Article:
Aug. 5 (Bloomberg) -- Britain is seeking an explanation from Spain after its foreign minister suggested a fee could be imposed on travelers crossing the border with the U.K. territory of Gibraltar, escalating a dispute between the two countries.
“The Spanish have not raised the prospect of border fees with us,” Prime Minister David Cameron’s spokesman, Christian Cubitt, told reporters in London today, declining to comment directly on remarks made in the media yesterday by Jose Manuel Garcia-Margallo.
Cubitt said U.K. officials are in “close contact” with the Spanish authorities and are seeking a “political dialog” on the issue. Foreign Secretary William Hague told Gibraltar’s Chief Minister Fabian Picardo today that the U.K. will “continue to raise our concerns with Spain,” according to an e-mailed statement.
Garcia-Margallo said yesterday Spain will step up controls on Gibraltar following a dispute over fishing rights. Spain would be entitled to impose controls as long as they are “proportionate,” the European Commission said today.
Spokesman Frederic Vincent told reporters in Brussels that the commission wrote to Spain about Gibraltar in the spring and will “raise the issue with the Spanish authorities probably via a meeting here in Brussels in September or October.”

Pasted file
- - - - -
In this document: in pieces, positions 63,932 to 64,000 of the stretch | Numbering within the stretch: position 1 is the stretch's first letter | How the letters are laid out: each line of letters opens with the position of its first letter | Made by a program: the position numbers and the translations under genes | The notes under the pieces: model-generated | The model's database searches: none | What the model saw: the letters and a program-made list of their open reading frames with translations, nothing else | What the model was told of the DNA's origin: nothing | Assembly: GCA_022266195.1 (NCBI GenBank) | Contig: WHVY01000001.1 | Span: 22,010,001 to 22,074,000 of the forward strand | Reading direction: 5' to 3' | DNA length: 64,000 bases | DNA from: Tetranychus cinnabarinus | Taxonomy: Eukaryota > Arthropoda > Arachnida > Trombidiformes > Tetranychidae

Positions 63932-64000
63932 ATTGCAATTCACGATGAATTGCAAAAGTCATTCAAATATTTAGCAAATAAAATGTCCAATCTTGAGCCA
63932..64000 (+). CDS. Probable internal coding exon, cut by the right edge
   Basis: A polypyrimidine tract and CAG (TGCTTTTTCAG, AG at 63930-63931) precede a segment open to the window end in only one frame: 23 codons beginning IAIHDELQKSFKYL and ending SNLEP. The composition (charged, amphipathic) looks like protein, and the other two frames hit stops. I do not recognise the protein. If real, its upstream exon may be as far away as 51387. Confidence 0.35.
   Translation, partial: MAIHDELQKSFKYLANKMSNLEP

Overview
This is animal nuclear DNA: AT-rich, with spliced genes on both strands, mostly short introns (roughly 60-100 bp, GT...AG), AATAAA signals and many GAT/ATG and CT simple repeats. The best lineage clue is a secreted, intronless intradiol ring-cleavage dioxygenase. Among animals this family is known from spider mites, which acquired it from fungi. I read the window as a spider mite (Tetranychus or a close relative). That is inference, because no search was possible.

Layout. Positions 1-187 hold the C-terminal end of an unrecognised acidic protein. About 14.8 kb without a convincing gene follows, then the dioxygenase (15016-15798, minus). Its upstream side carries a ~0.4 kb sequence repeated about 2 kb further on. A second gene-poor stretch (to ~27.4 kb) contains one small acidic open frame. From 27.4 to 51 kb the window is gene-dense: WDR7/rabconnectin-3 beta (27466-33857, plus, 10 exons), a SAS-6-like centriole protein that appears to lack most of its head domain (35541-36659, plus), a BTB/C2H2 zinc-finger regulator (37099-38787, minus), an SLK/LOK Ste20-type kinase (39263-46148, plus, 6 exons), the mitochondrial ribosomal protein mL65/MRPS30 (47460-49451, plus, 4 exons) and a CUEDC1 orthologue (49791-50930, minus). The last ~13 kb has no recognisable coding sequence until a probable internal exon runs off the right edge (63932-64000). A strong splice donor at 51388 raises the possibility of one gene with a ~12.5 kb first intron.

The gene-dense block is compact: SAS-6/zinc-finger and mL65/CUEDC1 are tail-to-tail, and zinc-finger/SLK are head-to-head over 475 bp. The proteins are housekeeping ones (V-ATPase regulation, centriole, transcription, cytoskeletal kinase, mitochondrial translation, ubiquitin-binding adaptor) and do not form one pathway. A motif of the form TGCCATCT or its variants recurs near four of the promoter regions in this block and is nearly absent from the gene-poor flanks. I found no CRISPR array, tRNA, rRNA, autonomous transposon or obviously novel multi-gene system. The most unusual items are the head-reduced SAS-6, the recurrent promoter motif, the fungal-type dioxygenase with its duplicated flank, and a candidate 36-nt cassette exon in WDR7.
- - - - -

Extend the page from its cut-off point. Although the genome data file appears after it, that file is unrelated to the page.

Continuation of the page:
Gibraltar, like the U.K., isn’t part of the European passport-free travel zone, meaning that “controls of the border of Gibraltar can happen, but they have to be proportionate,” Vincent said.
Asked about Vincent’s comments, Cameron’s spokesman declined to comment.
Spanish tax authorities will investigate 6,000 people domiciled in Gibraltar but living in Spain and a 50-euro ($66.38) levy may be imposed to cross the border, Garcia-Margallo told the ABC newspaper in an interview.
“Clearly we remain seriously concerned by events on the Spanish-Gibraltar border,” Cubitt said. Cameron returns from vacation later today as Deputy Prime Minister Nick Clegg, who is married to Spanish lawyer Miriam Gonzalez Durantez, begins his holiday in Spain.
Hague said he urged Picardo “to avoid actions which could increase tension further.”
“We discussed the need for a political solution to the current tension with Spain, which would be firmly in the interests of communities on both sides of Gibraltar’s border with Spain,” he said. “We agreed that it was important to respond to actions, not rhetoric.”
Spanish Prime Minister Mariano Rajoy has been trying to change the subject after a month in which he’s been bombarded with allegations he accepted illegal payments from a secret party slush fund. Rajoy, who denies the claims, announced a decline in jobless claims a day ahead of the official release during his parliamentary testimony over the reports of corruption and approved more than 20 decrees at his last Cabinet before the summer break, most of them concerning employment.
Spain’s opposition Socialist Party attributed the move by Rajoy’s ruling People’s Party to political swagger.
“The escalation of braggadocio over Gibraltar only leads down a dead end,” Juan Moscoso, head of EU policy for the socialists, said in a statement on his party’s website. “It will only have very negative effects for the people, the workers and the fisherman.”
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